Gay Grandmas

At one time placing those two words together, grandma and dyke, would have been inconceivable to me. The concept of lesbian mothers was just as foreign.  It never occurred to me, in the 1960s, that lesbians had kids, much less grandkids. We were femme, butch or kiki, had nothing to do with male breeders and were, above all, young.

It was hard enough when, in my thirties, a friend just a little older than me became a grandmother, but at least she was straight. Well, we did kiss once, but she really did love her husband and four kids and she wasn’t a grandma at that point. In any case, that was a terrible shock, getting to the age where a peer could physiologically be a grandmother.   

About ten years later, I made a new gay friend and it turned out that she was a grandma a few times over. However, her son wouldn’t let his kids near their grandmother because she was queer. She eventually moved across the country to be with a lover. I’ve wondered if, before she died of cancer a few years later, her son let the grandkids meet her.

I suppose it’s always been hard to be a gay grandma, but back in the days of the universal closet, no one talked about it. The family knew only that Grandma had a “friend” who was always invited for the holidays. Maybe the grandkids called her Auntie Jo and the kids described her as a horse-riding kind of woman and maybe the grandkids loved her and her horses and when Auntie Jo moved in with Grandma, the kids were just relieved to have someone  watching out for mom, especially someone as handy as Jo was, fixing Grandma’s roof or toilet and teaching the grandkids to ride.

Some grandmothers have it easier. I knew two women who’d been best friends all their lives and finally left their husbands for each other. One of them had a grown daughter who’d never married. When mom and daughter finally came out to each other it was a joyous day. The daughter married her girlfriend, Mom looking on, and started a family.  This was yet another eye-opener for me, a lesbian grandmother whose daughter was a lesbian mother. I’d love to hear how the grandbaby turned out.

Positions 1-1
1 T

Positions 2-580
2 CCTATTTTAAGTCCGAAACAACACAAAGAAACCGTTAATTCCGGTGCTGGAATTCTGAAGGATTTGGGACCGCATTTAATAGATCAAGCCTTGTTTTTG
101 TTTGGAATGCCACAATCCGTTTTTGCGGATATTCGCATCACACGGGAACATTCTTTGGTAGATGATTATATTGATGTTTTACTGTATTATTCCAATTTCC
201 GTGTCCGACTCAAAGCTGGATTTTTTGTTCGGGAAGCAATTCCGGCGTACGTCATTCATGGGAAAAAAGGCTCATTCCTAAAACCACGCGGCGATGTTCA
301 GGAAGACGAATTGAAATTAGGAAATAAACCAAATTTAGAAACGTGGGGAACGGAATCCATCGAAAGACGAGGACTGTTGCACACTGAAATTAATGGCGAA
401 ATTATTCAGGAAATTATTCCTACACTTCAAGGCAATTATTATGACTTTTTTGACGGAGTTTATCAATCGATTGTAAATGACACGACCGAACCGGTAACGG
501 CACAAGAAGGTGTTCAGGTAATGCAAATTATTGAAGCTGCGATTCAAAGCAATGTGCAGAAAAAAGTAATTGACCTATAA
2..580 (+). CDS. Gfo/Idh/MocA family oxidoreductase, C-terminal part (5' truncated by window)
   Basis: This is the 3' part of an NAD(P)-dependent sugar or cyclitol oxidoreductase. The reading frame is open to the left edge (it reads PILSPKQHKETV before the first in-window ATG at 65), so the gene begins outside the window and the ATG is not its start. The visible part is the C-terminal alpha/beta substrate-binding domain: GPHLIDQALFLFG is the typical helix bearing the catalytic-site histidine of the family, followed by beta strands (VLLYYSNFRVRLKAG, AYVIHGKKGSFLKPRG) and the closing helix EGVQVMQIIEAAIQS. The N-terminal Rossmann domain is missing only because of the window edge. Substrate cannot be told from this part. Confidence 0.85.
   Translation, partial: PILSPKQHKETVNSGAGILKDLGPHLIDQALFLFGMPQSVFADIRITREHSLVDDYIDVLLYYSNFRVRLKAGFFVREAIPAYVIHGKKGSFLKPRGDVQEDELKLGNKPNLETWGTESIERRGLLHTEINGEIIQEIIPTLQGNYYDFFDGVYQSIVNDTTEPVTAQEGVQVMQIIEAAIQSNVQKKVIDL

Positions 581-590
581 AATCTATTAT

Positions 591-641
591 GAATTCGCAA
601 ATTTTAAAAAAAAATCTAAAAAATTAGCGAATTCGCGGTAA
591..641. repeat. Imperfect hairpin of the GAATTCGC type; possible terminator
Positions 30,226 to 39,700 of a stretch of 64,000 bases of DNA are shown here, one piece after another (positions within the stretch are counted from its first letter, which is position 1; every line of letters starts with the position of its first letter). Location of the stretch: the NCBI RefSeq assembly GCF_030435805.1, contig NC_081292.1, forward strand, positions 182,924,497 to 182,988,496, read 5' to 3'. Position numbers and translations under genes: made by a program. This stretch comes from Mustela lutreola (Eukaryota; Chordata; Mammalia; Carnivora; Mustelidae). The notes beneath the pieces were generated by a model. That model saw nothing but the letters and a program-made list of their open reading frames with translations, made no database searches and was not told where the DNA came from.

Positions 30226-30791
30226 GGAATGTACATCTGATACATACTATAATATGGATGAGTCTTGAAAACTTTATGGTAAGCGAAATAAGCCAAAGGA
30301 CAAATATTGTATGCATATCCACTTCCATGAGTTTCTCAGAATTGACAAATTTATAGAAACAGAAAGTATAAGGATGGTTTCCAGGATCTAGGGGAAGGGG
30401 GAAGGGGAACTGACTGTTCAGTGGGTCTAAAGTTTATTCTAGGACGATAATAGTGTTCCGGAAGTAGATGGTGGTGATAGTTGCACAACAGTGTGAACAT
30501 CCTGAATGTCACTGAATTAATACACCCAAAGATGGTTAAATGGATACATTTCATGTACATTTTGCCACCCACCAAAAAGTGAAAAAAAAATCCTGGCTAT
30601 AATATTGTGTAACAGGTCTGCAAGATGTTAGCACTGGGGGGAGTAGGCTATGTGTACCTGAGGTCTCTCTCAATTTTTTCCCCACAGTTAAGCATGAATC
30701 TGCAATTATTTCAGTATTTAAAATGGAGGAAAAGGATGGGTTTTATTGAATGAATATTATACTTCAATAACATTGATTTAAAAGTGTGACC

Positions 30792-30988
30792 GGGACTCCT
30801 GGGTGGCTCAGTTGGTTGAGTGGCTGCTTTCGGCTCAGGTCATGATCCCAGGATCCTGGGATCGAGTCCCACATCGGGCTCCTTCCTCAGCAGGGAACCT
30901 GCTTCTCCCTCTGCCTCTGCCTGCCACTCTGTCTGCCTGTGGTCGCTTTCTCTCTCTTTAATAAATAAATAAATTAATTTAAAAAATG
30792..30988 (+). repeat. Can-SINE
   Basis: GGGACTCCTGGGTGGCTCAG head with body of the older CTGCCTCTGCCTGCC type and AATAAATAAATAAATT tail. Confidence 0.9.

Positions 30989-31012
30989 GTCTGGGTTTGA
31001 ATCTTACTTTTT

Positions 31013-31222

I suppose one reason I’m still trying to get used to the grandma dyke phenomenon is that the whole notion of having kids was always repugnant to me.  My photographer friend went to a gathering of women the other day and called me afterward. “All they talked about was their grandchildren!” she reported. When one of the women commented that she didn’t even like kids, the photographer agreed, saying, “What’s so amazing about having grandchildren!” She said that her comment was greeted with dead silence and the subject changed right after that.

Now, the photographer is not gay, nor was anyone in her group. She  chose never to have children, citing overpopulation and lack of interest.  Just about anyone, we commiserated, can make a bit of protoplasm – and just about anyone does this rather frequently. What’s the endless fascination with baby humans? I have no objection to the lesbian baby boom, but now it’s a straight friend who seems to think most like me.

I’d managed to stay away from the maternal crowd until I fell for my late partner. Marcia had two daughters. One has step children and the other has a nine-year old and another on the way. I told Marcia right off the bat that I hadn’t a clue how to relate to a lover’s kids.  She just left the subject alone.  These young women were used to their mom having a partner.  Little by little, especially during Marcia’s illness, I got to know her daughters. It’s funny, but those relationships feel different from anything I ever experienced before.  It’s not that I feel mom-ish toward them, or even Aunt Jo-ish toward their children. I don’t spend holidays with them. I don’t send birthday presents to the kids. But there’s something more, and less, than friendship. 

Earlier today, I was talking with the pianist and the handy dyke about gay grandmas. I insisted that both members of a couple we know are grandmothers, although only one of them meets the biological definition. The pianist blew me away when she blithely asked, “Doesn’t that make you a lesbian grandmother too?”


Copyright Lee Lynch 2004



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